Treasury Regulation on Wagering Tax (1954 Code), 26 C.F.R. § 44.4401-2(a)(1). Dark argues that because his employees were performing actions that were illegal and thus not associated with employment, they were not acting "on (his) behalf." He concludes, therefore, that he cannot be held liable for a tax deficiency under this regulation.
Resolution of the argument rests on agency law. Section 261 of the Restatement (Second) of Agency holds a principal liable for the illegal actions of his agent. The principal is not liable, however, to a third party who has reason to know that the agent is acting on his own behalf. Restatement (Second) of Agency §§ 165, 166; National Acceptance Co. of America v. Coal Producers Ass'n, Inc., 604 F.2d 540, 542 (7th Cir. 1979) (principal liable only where third party "reasonably believed" agent acting within scope of authority).
Comment g of § 49 of the Restatement points out that an agent is authorized to act only for his principal's benefit. "However, the fact that an agent secretly intends to act for a purpose of his own or otherwise to disobey the principal does not prevent the existence of a power to bind the principal to one who relies upon facts which indicate apparent authority, unless the one dealing with the agent has notice of such intent." In this case, the employees took bets ostensibly on behalf of Dark. The subsequent handling of the bets was not disclosed to the bettor, and as far as any bettor was concerned, all bets taken by the employees were made on behalf of the employer.
Dark correctly asserts that the Government agents must have known that his employees were taking bets in a fashion inconsistent with the revenue law. He does not offer to prove, however, nor can it be inferred that the Government agents should have known that the employees were acting on their own rather than Dark's behalf.3 Under agency law, therefore, the employees acted "on behalf of" Dark. He is thus liable under the Treasury Regulation.4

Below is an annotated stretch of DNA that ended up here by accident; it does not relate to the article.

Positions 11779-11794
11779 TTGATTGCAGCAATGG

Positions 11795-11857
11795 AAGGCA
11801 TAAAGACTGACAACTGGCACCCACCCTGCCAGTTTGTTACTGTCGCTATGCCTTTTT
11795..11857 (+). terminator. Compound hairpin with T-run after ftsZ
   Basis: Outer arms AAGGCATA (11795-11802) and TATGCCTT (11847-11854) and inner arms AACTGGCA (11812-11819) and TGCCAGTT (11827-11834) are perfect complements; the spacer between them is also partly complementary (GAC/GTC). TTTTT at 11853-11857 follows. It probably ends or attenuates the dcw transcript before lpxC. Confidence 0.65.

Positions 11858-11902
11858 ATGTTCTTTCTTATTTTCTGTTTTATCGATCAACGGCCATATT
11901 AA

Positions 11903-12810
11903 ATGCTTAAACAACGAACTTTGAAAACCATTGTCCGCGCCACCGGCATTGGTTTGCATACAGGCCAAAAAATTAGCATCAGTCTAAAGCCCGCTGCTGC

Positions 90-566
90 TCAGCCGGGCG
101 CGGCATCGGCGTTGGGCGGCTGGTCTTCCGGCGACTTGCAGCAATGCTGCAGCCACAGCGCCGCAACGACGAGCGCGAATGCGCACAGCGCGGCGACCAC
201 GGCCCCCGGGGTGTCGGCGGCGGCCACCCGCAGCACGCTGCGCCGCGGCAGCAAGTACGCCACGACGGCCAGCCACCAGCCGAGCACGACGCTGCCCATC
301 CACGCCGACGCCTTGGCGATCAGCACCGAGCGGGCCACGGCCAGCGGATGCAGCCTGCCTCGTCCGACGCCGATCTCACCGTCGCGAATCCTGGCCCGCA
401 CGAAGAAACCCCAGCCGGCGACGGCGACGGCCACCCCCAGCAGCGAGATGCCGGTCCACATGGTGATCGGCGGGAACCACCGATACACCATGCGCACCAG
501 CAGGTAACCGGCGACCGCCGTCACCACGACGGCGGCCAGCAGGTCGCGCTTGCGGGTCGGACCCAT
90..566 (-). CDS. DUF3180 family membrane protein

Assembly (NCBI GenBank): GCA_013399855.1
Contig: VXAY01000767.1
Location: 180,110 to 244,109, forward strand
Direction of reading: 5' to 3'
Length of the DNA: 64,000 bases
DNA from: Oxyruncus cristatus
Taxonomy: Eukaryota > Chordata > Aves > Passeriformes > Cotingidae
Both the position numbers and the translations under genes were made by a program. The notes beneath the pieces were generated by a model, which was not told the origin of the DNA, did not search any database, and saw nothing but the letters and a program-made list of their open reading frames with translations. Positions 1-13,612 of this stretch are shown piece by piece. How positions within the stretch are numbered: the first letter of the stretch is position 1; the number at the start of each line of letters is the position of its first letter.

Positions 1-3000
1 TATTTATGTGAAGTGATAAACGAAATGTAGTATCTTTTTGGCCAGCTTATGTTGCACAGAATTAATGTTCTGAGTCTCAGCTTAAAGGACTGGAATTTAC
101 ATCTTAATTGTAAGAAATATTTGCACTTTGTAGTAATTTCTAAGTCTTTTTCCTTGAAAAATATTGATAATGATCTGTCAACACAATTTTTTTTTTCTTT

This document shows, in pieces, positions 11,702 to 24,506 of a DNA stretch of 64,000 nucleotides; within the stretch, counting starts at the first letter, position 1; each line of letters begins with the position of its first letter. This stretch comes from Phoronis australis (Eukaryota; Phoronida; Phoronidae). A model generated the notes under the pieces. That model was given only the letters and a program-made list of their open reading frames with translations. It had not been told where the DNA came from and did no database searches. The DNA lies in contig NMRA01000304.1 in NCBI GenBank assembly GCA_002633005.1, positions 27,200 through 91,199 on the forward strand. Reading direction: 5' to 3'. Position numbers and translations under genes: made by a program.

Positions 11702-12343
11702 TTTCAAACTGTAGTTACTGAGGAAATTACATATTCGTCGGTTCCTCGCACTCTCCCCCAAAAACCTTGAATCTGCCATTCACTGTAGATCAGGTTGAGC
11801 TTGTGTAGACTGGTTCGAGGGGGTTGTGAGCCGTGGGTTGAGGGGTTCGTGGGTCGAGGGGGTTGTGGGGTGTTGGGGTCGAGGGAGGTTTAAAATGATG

A contrary conclusion would have deleterious revenue results. It would render the employer free of liability for taxes on revenue resulting from criminal behavior derived from his legal business activity. It would therefore permit a tax fraud scheme whereby an employer could insulate himself from liability for an illegal operation by structuring it with sufficient layers of command to avoid the appearance of his connection.
B. Dark concedes that the Government may assess taxes based on reasonable projections when records are unavailable. See Gordon v. Commissioner, 572 F.2d 193, 195 (9th Cir. 1977), cert. denied, 435 U.S. 924, 98 S.Ct. 1488, 55 L.Ed.2d 517 (1978); Carson v. United States, 560 F.2d 693, 696 (5th Cir. 1977); Gerardo v. Commissioner, supra. He argues, however, that this case is distinguishable because his lack of involvement prevented him from making records of the illegal bets.
This argument lacks support in precedent or reason. If accepted, it would prevent a taxpayer determined to be liable from paying taxes on an illegal scheme merely because the records are lacking. A court may use the best available means of assessment in order to comply with the tax rules. See, e. g., Carson v. United States, supra, at 696. Dark has not offered to demonstrate a more accurate method.
Hon. Dudley B. Bonsal, Senior United States District Judge, Southern District of New York, sitting by designation
This section was amended in 1974 to impose a 2% tax
This period was shorter than the one assessed by the commissioner; the district court found no evidence of operations prior to August 1966
Dark cites United States v. Calamero, 354 U.S. 351, 77 S.Ct. 1138, 1 L.Ed.2d 1394 (1957), to avoid liability. The case is inapposite; it holds a delivery boy not liable for the operations of his employer for the act of transporting illegal wagers. The case addresses the converse principle of agency law from that presently under review
Dark asserts that he received no benefit from the illegal operation and should not pay the taxes for it. Nothing prevents him from pursuing legal remedies against those of his employees who did benefit